Saturday, December 27, 2008

Finally, A Post About France, Roque Sainte Christophe

In May of 2006 Nancy and I took our tour of France with the intention of finding the region to buy a house. We started in Provence, (beaucoup euro) then went to Mirepoix and Leran, which we found both beautiful and reasonably priced. Then we went off to the Dordogne. It was very beautiful and expensive, and in addition, we heard so many English voices we knew it had already been discovered. While we were there we saw the Roque Sainte Chistophe. This large prehistoric settlement complex is found about 9 km north of Les Eyzies, on the south bank of the Vezere River. It's in a very scenic and attractive location, and by a stroke of luck, we rented a house for a week about 100 yards from the entrance. La Roque St Christophe is the largest such settlement in Europe and our first impressions were how similar it was to Mesa Verde in Colorado. The differences are obvious, of course, the climate and the relatively short length of time Mesa Verde was occupied. The similarity is of course how a culture took a natural feature, such a overhanging rock, and made a fortified village. Another striking difference is that in Mesa Verde much of the structures are intact, whereas the buildings here have been cannibalized for other villages in the region.
Roque Saint Cristophe is an extensive series of caves that have been carved out of the soft limestone cliff, initially by the action of the river. The cliff is at least a half mile in length (800 metres) and around 90 yards (80 metres) high. Over the years man carved all kinds of artifacts into the limestone, including shelves and passageways. The walls are covered with all kinds of slots, hooks, steps, handholds and other indentations too wierd to figure out.

The site from the air showing the river on the far right.The village was in the dark crease between the new road and the forested top of the cliff.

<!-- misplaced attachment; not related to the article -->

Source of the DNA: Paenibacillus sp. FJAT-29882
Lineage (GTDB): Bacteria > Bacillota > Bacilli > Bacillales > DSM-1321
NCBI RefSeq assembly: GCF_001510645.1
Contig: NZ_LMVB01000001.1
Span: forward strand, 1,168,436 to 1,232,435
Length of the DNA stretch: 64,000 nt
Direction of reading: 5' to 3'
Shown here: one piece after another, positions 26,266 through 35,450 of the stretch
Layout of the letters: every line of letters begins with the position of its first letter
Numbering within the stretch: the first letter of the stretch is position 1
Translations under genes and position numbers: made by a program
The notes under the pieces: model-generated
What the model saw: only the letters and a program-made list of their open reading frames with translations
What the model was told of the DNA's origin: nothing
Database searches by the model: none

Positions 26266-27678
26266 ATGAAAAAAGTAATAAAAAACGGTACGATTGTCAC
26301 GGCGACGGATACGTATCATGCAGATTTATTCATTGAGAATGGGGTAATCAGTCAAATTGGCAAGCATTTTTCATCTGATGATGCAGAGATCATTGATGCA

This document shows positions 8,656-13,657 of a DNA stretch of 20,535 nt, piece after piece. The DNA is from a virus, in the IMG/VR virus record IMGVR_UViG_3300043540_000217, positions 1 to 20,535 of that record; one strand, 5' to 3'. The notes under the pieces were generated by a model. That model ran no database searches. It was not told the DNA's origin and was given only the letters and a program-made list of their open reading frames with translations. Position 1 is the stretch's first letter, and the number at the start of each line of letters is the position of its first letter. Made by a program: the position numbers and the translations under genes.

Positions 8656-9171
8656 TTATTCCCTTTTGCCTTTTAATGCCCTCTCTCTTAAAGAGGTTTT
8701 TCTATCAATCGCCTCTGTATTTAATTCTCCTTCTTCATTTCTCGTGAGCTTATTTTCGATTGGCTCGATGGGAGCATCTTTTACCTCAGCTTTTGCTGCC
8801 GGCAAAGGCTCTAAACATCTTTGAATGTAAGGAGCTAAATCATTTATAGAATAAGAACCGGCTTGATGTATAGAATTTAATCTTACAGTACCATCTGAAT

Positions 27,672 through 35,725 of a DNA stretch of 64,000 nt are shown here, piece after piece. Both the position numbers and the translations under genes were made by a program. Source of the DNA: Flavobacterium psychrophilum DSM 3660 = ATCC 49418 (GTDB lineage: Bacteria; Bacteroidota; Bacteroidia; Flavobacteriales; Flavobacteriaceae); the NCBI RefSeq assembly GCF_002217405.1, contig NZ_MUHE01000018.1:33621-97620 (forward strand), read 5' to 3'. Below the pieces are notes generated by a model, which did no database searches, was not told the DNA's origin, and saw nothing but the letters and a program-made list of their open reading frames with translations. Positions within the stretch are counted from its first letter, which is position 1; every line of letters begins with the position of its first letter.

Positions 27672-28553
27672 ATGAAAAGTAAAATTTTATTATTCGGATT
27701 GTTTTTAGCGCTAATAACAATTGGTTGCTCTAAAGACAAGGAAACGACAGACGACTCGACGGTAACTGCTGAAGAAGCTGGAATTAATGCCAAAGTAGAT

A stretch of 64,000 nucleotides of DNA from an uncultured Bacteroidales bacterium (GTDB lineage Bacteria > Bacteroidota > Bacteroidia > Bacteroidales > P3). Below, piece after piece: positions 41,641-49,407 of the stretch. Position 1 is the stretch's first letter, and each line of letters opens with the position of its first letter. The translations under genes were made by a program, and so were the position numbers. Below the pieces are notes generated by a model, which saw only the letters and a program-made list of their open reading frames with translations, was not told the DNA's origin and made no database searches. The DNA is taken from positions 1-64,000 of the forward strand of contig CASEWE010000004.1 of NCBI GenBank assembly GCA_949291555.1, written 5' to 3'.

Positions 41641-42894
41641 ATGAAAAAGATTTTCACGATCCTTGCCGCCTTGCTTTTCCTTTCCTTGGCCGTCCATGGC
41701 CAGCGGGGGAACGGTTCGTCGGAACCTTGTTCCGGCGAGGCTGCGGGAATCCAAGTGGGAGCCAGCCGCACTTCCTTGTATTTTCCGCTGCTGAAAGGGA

Approximately 55,000 years ago man first started to inhabit these natural caves. From the 6th - 16th centuries that the cliff also became developed as a village, with numerous buildings and fortifications backing onto the cliff. It seems likely that the village was occupied continuously during this entire period, until it was finally abandoned in 1588.
Lifting tools were quite massive and must have hauled up considerable amounts of food, firewood and water too.
Notice the carved archway, the scaffolding and the knotted rope hanging down. Your guesses are as good as mine.

Models of the tools they used to haul up supplies are actually in working order although we didn't get to see them in action. The must have used some of the rock from the site itself and other from elsewhere in the region. This one relied on men going around in a circle. A capstan winch on a sailing vessel is very similar.

Fortified stairways were carved out of the limestone. Luckily, limestone is a very soft stone.

The site has re-creations of what the settlement might have looked like back in the day, both in miniature, and in life-size. There would have been structures on the ground level as well. Impossibe to defend but easy to access. No elevators to the second level. Nancy took all of these pictures, with the exception of the one I stole from another website about this most amazing place. Remember kids, click on 'em to enlarge 'em.

1 comment:

Anonymous said...

This is my first day back to my office...and computer...since Christmas...and I am happily greeted by some some new commentaries from "The Francophiles"! What a pleasure to hear new Yellowstone stories and see another area of France!

Happy New Year, Mr. & Mrs. Scrooge!